1 Perfect competition the competitive firm s supply decision Microeconomics
2 Industries and the number of firms An industry is the set of all firms making the same product. The output of an industry is the sum of the outputs of its firms. Yet different industries have very different number of firms. Eurostar is the only supplier of train journeys from London to Paris. In contrast, the UK has farms and grocers. Why do some industries have many firms but others only one?
3 Perfect competition and monopoly First it is useful to establish two benchmark cases, extremes between which all other types of market structure must lie. These limiting cases are perfect competition and monopoly. In a perfectly competitive market, both buyers and sellers believe that their own actions have no effect on the market price. In contrast, a monopolist, the only seller or potential seller in the industry, sets the price.
4 Competitive demand We focus on how the number of sellers affects the behaviour of sellers. Buyers are in the background. We simply assume that there are many buyers whose individual downward-sloping demand curves can be aggregated into the market demand curve. Thus, we assume that the demand side of the market is competitive, but contrast the different cases on the supply side.
5 Quantities demanded and supplied and perfect competition Perfect competition means that each firm or household, recognizing that its quantities supplied or demanded are trivial relative to the whole market, assumes its actions have no effect on the market price. This assumption was also built into our earlier model of consumer choice. Each consumer s budget line took market prices as given, unaffected by the quantities then chosen. Changes in market conditions, applying to all firms and consumers, change the equilibrium price and hence individual quantities demanded, but each consumer neglects any feedback from his own actions to market price.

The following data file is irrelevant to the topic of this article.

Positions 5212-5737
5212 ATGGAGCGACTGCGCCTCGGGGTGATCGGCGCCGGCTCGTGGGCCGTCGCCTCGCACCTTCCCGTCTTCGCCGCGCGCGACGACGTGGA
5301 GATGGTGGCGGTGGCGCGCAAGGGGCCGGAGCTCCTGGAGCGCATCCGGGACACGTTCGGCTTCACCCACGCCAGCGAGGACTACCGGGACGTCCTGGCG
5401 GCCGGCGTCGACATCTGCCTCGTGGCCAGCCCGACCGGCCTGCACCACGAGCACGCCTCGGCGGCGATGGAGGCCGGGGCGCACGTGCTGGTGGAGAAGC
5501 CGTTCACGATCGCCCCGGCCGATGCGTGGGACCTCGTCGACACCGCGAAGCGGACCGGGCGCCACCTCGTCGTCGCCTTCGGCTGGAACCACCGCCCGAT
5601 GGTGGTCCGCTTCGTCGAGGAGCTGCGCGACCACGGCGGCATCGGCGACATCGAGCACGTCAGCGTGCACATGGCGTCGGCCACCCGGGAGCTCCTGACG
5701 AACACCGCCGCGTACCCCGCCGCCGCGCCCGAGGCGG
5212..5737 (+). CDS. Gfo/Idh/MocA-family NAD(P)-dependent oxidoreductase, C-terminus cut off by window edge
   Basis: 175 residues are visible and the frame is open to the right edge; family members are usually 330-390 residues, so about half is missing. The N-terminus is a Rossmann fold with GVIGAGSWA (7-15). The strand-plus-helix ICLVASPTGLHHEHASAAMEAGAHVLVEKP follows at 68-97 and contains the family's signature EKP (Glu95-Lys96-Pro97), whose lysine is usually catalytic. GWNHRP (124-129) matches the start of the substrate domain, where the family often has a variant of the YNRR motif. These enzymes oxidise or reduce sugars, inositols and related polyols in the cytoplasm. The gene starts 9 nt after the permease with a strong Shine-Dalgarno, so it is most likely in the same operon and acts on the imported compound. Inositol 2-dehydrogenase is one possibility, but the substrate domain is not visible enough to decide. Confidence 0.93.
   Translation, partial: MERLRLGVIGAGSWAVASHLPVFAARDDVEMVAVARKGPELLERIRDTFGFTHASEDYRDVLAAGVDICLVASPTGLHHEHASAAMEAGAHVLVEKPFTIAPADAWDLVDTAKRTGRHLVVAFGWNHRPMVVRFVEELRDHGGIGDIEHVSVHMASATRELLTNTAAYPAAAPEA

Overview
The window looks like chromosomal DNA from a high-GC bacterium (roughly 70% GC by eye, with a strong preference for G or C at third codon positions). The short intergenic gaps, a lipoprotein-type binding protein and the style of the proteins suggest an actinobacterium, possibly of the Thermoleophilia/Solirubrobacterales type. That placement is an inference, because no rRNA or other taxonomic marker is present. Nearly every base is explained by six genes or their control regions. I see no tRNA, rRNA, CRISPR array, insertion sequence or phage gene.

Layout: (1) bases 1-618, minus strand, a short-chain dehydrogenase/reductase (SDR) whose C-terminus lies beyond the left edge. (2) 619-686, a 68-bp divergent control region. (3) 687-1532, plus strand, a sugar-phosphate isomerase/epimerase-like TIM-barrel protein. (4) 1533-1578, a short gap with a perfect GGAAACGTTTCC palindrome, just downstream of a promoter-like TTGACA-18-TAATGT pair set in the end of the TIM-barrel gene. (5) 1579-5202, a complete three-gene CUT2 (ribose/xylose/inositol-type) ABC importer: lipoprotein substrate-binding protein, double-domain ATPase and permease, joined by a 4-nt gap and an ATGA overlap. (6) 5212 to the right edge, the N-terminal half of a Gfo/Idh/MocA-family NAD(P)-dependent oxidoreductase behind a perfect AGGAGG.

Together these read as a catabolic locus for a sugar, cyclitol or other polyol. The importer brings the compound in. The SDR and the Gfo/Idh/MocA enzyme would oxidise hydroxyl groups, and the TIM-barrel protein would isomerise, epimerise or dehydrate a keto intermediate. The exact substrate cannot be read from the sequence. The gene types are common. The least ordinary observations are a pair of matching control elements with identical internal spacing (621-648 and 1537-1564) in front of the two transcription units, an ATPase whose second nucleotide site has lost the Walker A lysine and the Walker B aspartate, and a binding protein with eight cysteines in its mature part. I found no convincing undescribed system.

6 Competition in theory and everyday usage This concept of competition, which we now extend to firms and supply, differs from everyday usage. Ford and VW are fighting each other vigorously for the European car market, but an economist would not call them perfectly competitive. Each has such a big share of the market that changes in its quantity supplied affect the market price. VW and Ford each take account of this in deciding how much to supply. They are not price-takers. Only under perfect competition can individuals make decisions that treat the price as independent of their own actions.